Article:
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Our Health: Start your kids on a heart-healthy path

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Our Health: Start your kids on a heart-healthy path


BREESE — You’re there to help your children with their homework, and you remind them to brush their teeth.

But have you helped them do something good for their hearts lately?

You may think that only grown-ups need to be concerned about having a healthy heart. But it’s never too early to start establishing a heart-healthy lifestyle for your children too.

“Because kids rarely get heart disease, people often don’t realize they can develop risk factors for heart attack, or even stroke, when they grow up,” says Scott Marrus, MD, cardiologist at Prairie Cardiovascular in Breese. “However, the gradual buildup of fat, cholesterol and other substances in the arteries can begin in childhood.”

“Adults are at higher risk for experiencing a heart attack or stroke when they develop risk factors such as obesity, type 2 diabetes, high cholesterol or high blood pressure as children,” says Jonathan Hoskins, MD, family medicine physician at Clinton County Rural Health in Breese. “Parents can help their kids avoid heart disease in adulthood by helping them make healthy choices now.”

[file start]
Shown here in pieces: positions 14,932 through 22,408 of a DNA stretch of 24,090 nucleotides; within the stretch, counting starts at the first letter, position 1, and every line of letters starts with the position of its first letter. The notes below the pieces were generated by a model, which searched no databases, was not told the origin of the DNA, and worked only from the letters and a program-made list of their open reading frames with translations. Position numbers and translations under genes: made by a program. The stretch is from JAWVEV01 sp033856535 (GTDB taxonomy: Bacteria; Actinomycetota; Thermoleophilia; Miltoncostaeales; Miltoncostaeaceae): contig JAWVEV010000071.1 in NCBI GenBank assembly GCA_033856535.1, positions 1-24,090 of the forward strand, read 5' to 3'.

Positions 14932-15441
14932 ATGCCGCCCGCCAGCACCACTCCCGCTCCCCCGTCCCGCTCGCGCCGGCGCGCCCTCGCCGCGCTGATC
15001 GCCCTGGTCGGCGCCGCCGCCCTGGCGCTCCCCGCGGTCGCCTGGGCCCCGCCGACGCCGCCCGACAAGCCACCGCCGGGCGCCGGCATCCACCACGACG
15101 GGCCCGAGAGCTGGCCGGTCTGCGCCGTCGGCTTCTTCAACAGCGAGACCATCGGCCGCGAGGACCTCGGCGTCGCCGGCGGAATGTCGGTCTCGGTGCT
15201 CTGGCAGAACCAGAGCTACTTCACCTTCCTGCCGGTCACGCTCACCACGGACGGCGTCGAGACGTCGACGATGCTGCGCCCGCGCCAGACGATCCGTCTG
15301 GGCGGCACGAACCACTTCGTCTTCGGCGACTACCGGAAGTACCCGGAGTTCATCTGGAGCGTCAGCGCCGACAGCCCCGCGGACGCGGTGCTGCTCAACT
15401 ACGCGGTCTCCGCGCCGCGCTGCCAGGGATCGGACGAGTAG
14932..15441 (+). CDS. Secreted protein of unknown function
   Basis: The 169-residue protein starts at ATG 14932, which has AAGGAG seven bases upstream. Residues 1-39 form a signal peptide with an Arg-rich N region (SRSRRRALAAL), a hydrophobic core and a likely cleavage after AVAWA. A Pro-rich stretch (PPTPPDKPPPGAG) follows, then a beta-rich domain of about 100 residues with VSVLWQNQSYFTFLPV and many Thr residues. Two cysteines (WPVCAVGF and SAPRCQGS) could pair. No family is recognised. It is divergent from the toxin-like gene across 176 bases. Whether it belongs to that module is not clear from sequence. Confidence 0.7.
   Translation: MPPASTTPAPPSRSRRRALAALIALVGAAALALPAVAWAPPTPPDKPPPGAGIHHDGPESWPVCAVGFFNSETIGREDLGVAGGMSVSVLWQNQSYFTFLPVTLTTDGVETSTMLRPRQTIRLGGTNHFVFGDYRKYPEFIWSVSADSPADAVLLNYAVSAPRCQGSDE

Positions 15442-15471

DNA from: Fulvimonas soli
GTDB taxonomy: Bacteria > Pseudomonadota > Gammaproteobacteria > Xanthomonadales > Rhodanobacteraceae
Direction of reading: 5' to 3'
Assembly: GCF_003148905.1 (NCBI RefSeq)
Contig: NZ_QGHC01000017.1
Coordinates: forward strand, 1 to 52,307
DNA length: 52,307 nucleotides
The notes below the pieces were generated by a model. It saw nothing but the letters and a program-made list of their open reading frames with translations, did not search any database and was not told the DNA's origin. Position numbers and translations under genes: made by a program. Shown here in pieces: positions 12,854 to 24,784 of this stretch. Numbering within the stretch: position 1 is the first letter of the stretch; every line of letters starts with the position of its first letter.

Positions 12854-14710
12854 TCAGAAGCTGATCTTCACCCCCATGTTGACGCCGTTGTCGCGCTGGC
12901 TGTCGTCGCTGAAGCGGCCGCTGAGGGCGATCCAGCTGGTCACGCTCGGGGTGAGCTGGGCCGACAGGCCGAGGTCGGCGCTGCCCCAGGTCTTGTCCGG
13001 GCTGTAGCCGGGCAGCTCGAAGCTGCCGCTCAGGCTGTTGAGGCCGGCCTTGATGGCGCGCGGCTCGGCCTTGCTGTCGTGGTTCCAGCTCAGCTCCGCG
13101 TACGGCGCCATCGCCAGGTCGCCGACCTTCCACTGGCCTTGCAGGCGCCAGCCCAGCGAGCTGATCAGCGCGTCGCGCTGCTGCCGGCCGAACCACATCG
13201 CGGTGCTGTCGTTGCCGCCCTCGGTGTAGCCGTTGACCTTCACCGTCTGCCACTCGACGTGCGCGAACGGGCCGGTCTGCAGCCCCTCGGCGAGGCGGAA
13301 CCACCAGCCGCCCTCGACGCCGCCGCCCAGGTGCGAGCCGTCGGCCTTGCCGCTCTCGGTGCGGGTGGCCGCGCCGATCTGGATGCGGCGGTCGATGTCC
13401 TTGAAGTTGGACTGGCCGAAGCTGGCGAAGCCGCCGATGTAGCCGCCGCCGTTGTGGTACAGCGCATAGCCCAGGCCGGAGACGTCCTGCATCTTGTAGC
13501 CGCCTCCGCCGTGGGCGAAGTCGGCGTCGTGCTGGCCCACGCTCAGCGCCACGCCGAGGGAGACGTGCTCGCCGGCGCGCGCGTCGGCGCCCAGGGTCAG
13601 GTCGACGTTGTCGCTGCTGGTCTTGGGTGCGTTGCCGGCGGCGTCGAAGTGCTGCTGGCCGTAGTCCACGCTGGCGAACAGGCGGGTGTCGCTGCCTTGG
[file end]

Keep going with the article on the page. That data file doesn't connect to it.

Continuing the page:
Give these suggestions a try:

  • Serve up good eats. Saturated fats and trans fats can raise the risk of heart disease. When shopping for your family, choose foods that are lower in saturated fat—such as lean meat and low-fat milk, yogurt and cheese—and limit foods that have trans fats—such as cookies, cakes, crackers and frozen pizza.
  • Also aim to serve five fruits and veggies a day, and cut back on sweetened drinks. Make sure plenty of healthy food choices are available at home.
  • Invite your kids into the kitchen. Let your kids help you prepare healthy meals. It’s a great way to teach them about good food choices.
  • Encourage exercise. Kids who are 6 years and older need 60 minutes of daily activity. Make being active a family affair. Go on walks or bike rides; play sports together; or engage in fun, active games (hoops, anyone?) with your kids.
  • Get your children checkups. Along with assessing overall health, a doctor can check a child’s weight, blood pressure and cholesterol. Be sure all the adults in the family get their checkups too.


Dr. Hoskins is accepting new patients at Clinton County Rural Health, located at 9401 Holy Cross Lane, Breese, Illinois. For an appointment with Dr. Hoskins, visit 618-526-7271.


Dr. Marrus is accepting adult patients in Breese, Greenville and O’Fallon. For an appointment with Dr. Marrus, call 618-233-6044.

Sources: American Academy of Pediatrics; American Heart Association; UptoDate

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